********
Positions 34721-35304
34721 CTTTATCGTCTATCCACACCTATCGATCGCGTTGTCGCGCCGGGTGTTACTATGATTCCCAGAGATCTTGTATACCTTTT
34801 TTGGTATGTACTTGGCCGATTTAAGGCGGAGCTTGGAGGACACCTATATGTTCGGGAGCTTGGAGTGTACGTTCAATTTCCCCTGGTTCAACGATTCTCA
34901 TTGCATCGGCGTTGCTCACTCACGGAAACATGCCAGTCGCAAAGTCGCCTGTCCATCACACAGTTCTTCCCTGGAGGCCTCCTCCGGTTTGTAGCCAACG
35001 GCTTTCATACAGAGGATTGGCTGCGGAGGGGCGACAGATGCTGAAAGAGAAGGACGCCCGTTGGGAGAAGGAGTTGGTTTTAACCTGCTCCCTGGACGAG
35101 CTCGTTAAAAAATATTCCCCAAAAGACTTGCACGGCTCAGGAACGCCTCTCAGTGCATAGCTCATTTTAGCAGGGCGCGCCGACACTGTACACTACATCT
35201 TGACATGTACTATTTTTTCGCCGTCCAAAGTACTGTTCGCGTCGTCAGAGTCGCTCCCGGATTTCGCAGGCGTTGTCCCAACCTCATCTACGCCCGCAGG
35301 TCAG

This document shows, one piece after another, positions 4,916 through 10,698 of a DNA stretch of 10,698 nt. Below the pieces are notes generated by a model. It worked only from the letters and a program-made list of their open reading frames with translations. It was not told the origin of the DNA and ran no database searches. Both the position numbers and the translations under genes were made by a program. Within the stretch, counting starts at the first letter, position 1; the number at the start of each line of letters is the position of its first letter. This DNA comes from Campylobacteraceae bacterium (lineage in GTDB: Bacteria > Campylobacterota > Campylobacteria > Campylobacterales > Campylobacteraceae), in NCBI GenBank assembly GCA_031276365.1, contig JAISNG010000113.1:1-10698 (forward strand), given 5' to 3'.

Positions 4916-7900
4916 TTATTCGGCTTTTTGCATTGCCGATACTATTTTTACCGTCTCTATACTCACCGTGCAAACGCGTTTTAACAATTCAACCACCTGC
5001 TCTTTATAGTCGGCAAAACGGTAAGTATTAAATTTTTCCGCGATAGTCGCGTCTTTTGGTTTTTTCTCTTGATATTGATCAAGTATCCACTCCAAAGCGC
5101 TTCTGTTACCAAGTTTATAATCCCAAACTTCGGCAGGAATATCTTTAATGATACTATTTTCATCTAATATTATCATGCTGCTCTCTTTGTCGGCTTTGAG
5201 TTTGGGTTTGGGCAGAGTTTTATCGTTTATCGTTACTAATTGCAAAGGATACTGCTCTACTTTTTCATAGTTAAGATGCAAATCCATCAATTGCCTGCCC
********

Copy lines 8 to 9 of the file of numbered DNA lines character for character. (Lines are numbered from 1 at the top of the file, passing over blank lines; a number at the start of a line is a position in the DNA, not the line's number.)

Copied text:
35301 TCAG

This document shows, one piece after another, positions 4,916 through 10,698 of a DNA stretch of 10,698 nt. Below the pieces are notes generated by a model. It worked only from the letters and a program-made list of their open reading frames with translations. It was not told the origin of the DNA and ran no database searches. Both the position numbers and the translations under genes were made by a program. Within the stretch, counting starts at the first letter, position 1; the number at the start of each line of letters is the position of its first letter. This DNA comes from Campylobacteraceae bacterium (lineage in GTDB: Bacteria > Campylobacterota > Campylobacteria > Campylobacterales > Campylobacteraceae), in NCBI GenBank assembly GCA_031276365.1, contig JAISNG010000113.1:1-10698 (forward strand), given 5' to 3'.